Redskins punt again: Josh Johnson underthrew Jamison Crowder on a roll-out and followed with two more incompletions. Tress Way came on to punt again, and this time the Redskins didn’t break out the fake. (Eagles 17, Redskins 0, 14:30 4th Quarter)
Redskins convert on fake punt: After failing to convert on third down for the fifth time in five opportunities, Tress Way trotted on the field to punt. Instead, he threw a pass to Jehu Chesson for a seven-yard gain and a first down. (Eagles 17, Redskins 0, End of 3rd Quarter)
Eagles take 17-0 lead after replay review: Eagles Coach Doug Pederson challenged what was initially ruled an incompletion on an apparent six-yard touchdown catch by Nelson Agholor. The call was reversed upon replay review, giving Philadelphia a three-score lead. Agholor’s catch capped a 13-play, 68-yard drive that took more than seven minutes off the clock. (Eagles 17, Redskins 0, 1:25 3rd Quarter)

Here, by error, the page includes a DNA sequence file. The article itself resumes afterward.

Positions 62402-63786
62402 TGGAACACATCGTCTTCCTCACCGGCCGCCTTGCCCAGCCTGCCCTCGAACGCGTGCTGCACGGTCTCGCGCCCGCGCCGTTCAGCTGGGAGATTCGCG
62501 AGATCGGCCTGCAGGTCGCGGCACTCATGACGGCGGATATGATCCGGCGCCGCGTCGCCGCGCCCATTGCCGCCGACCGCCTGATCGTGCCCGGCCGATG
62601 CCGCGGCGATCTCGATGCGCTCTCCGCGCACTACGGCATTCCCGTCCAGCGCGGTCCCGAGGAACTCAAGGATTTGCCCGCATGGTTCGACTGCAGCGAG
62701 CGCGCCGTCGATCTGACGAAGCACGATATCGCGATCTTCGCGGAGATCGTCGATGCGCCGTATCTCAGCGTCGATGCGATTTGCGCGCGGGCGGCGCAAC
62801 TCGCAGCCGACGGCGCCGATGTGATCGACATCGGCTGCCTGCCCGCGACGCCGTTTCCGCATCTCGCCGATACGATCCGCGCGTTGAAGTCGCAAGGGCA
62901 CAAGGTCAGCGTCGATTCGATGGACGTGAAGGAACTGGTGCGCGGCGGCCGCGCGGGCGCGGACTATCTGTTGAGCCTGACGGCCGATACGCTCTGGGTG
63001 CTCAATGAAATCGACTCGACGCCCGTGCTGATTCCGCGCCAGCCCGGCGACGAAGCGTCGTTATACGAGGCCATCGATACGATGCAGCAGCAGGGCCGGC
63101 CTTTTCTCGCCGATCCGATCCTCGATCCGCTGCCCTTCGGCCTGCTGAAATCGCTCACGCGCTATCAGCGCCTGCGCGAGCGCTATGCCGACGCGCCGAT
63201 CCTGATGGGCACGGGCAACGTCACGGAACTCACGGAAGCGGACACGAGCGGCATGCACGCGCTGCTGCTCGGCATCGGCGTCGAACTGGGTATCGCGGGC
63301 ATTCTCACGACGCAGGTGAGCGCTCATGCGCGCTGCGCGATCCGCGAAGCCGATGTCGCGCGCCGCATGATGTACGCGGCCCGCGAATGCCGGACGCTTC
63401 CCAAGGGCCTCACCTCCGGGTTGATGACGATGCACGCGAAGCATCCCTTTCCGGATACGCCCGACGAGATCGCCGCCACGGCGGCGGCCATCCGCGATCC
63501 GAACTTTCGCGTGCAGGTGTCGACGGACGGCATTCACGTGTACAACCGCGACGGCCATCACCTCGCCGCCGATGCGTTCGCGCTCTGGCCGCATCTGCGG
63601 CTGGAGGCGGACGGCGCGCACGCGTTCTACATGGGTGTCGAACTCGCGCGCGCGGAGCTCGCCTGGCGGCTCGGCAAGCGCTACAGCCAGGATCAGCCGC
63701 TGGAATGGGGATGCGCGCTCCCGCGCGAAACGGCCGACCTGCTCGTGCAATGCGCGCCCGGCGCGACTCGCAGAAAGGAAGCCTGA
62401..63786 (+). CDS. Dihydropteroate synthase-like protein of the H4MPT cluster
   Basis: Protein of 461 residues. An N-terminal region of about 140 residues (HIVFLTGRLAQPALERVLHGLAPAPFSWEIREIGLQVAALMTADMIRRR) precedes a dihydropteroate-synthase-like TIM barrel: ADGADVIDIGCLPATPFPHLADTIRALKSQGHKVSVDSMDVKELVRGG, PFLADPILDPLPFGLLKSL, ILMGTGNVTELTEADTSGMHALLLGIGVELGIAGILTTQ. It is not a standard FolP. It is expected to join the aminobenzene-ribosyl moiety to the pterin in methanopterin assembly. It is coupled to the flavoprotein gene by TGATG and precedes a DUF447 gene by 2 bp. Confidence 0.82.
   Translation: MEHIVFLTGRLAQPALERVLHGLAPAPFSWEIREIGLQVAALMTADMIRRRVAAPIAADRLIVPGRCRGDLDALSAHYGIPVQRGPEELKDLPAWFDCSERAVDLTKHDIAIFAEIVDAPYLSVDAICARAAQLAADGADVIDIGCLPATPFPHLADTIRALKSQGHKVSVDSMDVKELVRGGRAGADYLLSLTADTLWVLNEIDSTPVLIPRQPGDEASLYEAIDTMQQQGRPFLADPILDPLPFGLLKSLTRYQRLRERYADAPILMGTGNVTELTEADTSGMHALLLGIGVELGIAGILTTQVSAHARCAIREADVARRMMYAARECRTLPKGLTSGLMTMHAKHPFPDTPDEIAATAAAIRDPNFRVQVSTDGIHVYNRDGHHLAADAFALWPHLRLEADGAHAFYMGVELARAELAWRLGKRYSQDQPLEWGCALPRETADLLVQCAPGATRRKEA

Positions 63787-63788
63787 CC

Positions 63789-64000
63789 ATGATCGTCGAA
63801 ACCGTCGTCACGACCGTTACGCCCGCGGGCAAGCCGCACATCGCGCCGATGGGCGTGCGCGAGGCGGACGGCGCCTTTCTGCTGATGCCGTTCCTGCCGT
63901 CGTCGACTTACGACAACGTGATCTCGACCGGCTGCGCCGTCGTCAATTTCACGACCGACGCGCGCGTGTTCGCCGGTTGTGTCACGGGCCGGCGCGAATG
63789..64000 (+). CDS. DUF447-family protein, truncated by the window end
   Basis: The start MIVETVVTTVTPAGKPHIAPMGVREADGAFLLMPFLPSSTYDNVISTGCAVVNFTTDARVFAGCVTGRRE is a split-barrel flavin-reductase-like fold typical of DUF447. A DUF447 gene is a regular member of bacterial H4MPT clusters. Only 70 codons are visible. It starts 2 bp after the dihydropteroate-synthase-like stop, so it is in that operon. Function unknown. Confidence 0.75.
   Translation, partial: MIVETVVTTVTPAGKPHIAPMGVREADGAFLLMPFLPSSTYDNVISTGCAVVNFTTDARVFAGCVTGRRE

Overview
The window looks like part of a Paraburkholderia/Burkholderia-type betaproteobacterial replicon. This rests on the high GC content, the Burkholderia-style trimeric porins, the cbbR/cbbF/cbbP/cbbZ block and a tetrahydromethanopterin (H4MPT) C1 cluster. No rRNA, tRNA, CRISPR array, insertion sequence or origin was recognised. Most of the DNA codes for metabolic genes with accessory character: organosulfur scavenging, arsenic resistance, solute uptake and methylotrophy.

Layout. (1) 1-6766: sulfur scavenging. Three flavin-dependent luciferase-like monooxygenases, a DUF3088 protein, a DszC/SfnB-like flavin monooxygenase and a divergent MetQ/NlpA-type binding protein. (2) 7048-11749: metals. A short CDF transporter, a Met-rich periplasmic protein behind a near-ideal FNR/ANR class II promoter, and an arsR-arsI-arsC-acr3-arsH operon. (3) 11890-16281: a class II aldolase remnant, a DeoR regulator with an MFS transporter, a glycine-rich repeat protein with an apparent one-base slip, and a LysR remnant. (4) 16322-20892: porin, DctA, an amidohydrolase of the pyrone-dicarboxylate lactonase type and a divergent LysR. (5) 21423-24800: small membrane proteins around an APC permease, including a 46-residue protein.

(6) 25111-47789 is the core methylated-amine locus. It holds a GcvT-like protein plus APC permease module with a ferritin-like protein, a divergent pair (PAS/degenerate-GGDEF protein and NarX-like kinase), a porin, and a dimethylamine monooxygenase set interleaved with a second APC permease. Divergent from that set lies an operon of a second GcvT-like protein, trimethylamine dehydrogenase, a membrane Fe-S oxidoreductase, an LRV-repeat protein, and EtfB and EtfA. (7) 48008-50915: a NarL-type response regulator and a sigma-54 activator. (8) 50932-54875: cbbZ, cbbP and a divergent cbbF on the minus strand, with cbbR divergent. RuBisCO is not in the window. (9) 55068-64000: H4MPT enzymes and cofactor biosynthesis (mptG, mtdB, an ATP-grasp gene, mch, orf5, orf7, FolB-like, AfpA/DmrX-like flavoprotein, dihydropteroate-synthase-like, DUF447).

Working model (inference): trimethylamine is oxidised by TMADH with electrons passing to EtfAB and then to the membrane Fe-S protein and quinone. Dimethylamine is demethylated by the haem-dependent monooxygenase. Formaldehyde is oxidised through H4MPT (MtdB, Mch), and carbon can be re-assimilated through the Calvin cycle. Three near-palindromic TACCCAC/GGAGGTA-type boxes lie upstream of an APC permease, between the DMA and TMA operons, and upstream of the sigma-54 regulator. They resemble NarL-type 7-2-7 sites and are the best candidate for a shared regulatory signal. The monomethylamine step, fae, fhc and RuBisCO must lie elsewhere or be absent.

Redskins go three-and-out: Washington gained seven yards on its first possession of the second half, but failed to convert on third down, resulting in Tress Way’s fourth punt. The Redskins are up to 37 total yards in the game. The last time they finished with fewer than 100 yards in a game was Nov. 26, 1961. (Eagles 10, Redskins 0, 8:48 3rd Quarter)
Redskins force a punt: The Eagles were poised to go for it on fourth-and-one from the Washington 40-yard line on their first drive of the second half, but they elected to punt after taking a delay of game penalty. Nick Foles set a single-game record for consecutive completions by an Eagles quarterback on the march. He’s at 19 and counting. (Eagles 10, Redskins 0, 10:24 3rd Quarter)